The Rich Hands practice in bass player Matt Gonzalez' bedroom, with vinyl albums and posters of bands and Lindsay Lohan lining the walls and looking down on each session. A sticker on the record player on the far side of the room tells you all you need to know about the trio: "It’s only Rock & Roll."
The band starts by polishing a newer song as they prepare for their upcoming national tour and the straightforward blues-based rock comes pouring out like vintage Rolling Stones. No frills, no layered guitars or complex mazes of effects pedals, just rock 'n' roll.
The story of the group, and the direction of the new tour and record “Dreamers,” which came out on May 21 on iTunes and is also available in hardcopy through Fountain Records, reads like a step-by-step manual on how to start and grow a band.
Step 1: Get the band together.
Cody Mauser, who sings and plays guitar, started the group as an outlet to jam on original material, with the first show about four months later in June 2011.
While many new groups start by covering other songs as a first step in building cohesion, The Rich Hands came around to playing them as a fun treat to pull out on tour. The Rolling Stones’ “Jumping Jack Flash” is the latest cover the group has in their back pocket for the new tour.
Step 2: Get a label.
Four months after their first show, drummer Nick Ivarra, who also handles all booking and other communication, noticed that Fountain Records, a vinyl-happy Detroit label founded by Michael Monte, was following the band on Twitter.
Nick jokingly mentioned in a tweet that it would be cool if the band could send them a demo and to his surprise the label took them up on the offer.
So the group sent a demo along, and POOF! Fountain Records agreed to put out a single on 7” vinyl. “Heartbreaker” came out in March of 2012 and has since sold out.
“Literally the power of social networking at its finest,” said Mauser, seemingly still carrying a bit of disbelief at their incredible fortune.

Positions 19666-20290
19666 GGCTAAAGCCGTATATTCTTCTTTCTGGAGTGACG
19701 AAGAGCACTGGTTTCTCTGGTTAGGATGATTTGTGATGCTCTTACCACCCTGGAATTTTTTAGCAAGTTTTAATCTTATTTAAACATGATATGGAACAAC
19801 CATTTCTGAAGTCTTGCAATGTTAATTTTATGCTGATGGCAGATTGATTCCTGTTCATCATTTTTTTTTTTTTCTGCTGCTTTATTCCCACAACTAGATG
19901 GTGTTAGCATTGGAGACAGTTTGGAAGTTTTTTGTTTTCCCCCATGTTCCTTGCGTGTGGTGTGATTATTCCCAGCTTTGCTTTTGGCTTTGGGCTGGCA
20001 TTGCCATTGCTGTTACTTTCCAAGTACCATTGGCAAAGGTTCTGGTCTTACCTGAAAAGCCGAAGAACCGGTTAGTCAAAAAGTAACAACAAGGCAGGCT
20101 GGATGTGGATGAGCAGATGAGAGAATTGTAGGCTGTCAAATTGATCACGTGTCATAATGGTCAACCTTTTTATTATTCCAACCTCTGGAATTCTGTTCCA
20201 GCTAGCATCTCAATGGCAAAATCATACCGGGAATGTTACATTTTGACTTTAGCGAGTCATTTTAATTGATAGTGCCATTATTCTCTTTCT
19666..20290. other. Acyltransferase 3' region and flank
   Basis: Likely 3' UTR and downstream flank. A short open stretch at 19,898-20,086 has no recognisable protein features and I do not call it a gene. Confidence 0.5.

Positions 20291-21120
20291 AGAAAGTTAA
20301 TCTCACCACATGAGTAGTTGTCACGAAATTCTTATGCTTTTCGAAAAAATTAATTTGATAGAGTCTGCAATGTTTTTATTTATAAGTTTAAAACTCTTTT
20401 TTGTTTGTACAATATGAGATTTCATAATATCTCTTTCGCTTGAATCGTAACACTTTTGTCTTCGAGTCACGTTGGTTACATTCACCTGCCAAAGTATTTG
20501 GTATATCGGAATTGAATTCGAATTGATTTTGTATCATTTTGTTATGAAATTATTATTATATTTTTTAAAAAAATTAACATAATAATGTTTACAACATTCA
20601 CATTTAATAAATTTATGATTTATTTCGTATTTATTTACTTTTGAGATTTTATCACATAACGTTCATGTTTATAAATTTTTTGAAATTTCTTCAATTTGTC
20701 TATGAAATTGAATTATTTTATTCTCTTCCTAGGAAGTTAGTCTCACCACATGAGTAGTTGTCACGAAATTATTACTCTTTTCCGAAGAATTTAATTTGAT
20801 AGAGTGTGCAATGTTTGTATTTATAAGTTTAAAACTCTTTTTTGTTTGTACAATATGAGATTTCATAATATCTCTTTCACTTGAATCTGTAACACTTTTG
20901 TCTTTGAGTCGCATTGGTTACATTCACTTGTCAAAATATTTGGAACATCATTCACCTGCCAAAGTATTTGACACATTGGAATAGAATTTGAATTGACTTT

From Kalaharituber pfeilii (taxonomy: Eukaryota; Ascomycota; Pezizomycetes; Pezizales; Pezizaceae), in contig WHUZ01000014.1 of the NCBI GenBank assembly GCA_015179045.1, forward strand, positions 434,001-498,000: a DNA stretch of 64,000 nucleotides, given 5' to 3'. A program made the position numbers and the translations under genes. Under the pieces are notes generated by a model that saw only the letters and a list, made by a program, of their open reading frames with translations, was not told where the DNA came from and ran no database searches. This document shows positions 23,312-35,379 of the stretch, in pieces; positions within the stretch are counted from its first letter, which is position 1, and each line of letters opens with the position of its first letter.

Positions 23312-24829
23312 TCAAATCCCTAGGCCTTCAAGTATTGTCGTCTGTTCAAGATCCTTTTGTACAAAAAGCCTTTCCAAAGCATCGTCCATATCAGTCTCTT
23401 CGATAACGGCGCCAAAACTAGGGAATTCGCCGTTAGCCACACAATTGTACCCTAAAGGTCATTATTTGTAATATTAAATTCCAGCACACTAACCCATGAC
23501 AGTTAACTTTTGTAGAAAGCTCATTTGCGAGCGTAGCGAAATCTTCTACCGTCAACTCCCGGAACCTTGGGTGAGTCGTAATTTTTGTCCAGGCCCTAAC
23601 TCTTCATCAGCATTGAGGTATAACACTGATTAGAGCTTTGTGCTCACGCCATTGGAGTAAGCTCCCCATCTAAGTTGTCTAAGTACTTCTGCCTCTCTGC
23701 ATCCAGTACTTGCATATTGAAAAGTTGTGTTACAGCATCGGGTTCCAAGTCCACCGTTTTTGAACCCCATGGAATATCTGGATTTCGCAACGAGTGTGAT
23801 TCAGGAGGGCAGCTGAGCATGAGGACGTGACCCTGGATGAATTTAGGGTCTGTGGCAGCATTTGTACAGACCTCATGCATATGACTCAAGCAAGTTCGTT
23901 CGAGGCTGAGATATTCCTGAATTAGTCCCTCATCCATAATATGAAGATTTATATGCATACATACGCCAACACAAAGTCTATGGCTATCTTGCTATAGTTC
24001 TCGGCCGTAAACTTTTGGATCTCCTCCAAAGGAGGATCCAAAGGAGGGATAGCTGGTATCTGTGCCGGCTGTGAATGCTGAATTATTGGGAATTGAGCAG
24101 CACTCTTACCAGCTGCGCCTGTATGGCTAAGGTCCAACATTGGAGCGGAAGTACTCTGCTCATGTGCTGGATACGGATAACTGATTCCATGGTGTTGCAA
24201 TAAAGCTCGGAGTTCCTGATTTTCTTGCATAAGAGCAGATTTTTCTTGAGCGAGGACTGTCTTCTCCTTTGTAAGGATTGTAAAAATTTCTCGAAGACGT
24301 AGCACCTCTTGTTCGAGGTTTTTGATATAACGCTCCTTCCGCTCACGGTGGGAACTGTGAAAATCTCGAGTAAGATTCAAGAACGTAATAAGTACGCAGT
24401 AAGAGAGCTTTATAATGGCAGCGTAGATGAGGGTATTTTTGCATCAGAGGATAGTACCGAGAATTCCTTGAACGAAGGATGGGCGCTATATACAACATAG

Step 3: Tour, tour, tour.
The Rich Hands kick off a nationwide tour on Friday night at The Ten Eleven for a show that doubles as a record release. This will be the group’s fourth national tour in their breakneck two-year history.
“It’s always the small towns that really surprise you,” explained Mauser, as he, Nick and Matt proceeded to name off a few of their favorites like Spokane, Washington, Boise, Idaho, and Fayetteville, Arkansas, along with big cities that have treated them well like Milwaukee and Atlanta.
On their last tour, they came back with $300 at the end of the trek.
“We didn’t have to pay out of our own pockets for food or gas," said Mauser.
The Next Step
The group says that they are close to getting a booking agent, which should open up more time for them to focus on creating a new record, and will likely get them new shows in new places.
The next step for the band seems to be to just keep playing shows and working on new music — and keep letting the process work for them.
“There’s been times on each tour where we’ve been down about shows and stuff, but I think they’ve gotten better, they’ve progressed,” said Mauser. “Every tour we’ve either sold more or had more people come out [than the last].”
Be sure to catch them at The Ten Eleven on Friday, June 14 for their all ages record release show and national tour kickoff. Cover is $5 at the door, or pay $8 and get the album “Dreamers” along with your entry.
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